Puerto Rico’s death toll in the aftermath of Hurricane Maria is estimated to be almost 5,000, according to a Harvard study published Tuesday. Data from this large-scale survey also revealed some sobering information about what life has been like for those trying to manage their health on the island in the wake of the storm.
The study, which surveyed 3,299 randomly chosen households in Puerto Rico over three weeks, found that from Sept. 20 to Dec. 31, 2017, at least 4,645 people died in connection to the storm. The government’s death toll is 64.
Dr. Satchit Balsari, one of the researchers for the study, explained the importance of having an accurate death count not only because of its financial ramifications but also because it gives families a sense of closure. “It’s important to acknowledge what happened and why they lost their family members,” he told reporters in a conference call on Tuesday.
Researchers calculated this new alarmingly high death toll and gathered facts about causes of death, displacement and infrastructure loss in the months after the storm. The information paints a distressing picture of the sort of challenges that millions of Puerto Ricans faced after Hurricane Irma and Hurricane Maria ravaged the island in September of last year.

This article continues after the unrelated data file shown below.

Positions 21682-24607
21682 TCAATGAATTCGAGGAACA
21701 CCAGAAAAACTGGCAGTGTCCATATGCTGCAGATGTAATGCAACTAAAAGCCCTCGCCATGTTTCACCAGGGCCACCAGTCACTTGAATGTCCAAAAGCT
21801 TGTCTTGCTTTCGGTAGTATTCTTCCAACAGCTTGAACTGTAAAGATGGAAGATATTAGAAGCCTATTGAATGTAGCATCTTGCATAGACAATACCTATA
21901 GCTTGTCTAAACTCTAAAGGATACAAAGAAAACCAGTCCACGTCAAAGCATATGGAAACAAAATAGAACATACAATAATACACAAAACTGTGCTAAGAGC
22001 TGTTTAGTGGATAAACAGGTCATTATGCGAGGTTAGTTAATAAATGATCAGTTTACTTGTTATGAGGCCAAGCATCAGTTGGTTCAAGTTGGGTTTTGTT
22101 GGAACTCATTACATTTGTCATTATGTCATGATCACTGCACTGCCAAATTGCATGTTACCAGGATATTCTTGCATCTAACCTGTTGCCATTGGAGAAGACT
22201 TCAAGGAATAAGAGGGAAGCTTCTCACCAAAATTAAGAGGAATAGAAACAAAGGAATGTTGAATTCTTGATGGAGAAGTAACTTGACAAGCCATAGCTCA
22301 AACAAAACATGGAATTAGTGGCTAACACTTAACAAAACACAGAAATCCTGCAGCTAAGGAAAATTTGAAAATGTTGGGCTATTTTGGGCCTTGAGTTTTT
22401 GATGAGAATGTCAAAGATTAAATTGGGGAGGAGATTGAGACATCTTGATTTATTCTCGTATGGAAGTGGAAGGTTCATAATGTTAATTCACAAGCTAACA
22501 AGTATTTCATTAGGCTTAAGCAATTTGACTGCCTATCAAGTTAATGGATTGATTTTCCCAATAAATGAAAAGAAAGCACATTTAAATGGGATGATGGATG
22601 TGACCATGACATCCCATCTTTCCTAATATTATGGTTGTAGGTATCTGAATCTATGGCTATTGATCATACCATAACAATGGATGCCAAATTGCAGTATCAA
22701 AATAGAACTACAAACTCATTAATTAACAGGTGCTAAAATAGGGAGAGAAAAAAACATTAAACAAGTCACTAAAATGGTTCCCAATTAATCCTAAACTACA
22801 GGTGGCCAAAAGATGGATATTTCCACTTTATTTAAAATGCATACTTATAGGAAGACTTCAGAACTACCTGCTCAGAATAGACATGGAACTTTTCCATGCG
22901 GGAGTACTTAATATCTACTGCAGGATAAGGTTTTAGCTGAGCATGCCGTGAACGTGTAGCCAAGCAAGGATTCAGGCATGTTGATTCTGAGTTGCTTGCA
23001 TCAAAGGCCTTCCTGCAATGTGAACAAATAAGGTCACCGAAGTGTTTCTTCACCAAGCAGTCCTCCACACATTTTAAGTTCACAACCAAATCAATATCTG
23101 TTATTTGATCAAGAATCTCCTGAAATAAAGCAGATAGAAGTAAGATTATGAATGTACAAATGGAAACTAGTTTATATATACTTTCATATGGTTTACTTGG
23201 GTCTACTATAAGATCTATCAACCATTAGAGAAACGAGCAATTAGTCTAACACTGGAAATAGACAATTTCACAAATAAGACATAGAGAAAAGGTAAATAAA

The study’s numbers aligned with previous media reports and analyses that the death toll was likely in the thousands. The researchers’ findings are dismaying but, unfortunately, are surprising only in their magnitude.
The aftermath of the storm was deadlier than its landfall
The survey found that the significant increase in deaths in the months after Hurricane Maria was mainly a result of interruption of medical care, with about one-third of households reporting such issues — including accessing medications (14.4 percent), being unable to use respiratory equipment because of a lack of electricity (9.5 percent), having no open medical facilities nearby (8.6 percent) or having no doctors at medical facilities (6.1 percent).
Nearly 9 percent of households in remote areas said they were unable to reach 911 services by phone.
“I think people gravitate towards how many people were killed immediately from drowning or falling debris,” he said. “But the reality is, the much, much bigger problem is the long-term inability to get to medical care or the inability to get the medical devices or medication that people need to survive — so, people who are dependent on electrical-powered medical devices like ventilators or who need their medication every single day so their diabetes or high blood pressure doesn’t get out of control.”
The average household went over 2 months without power and water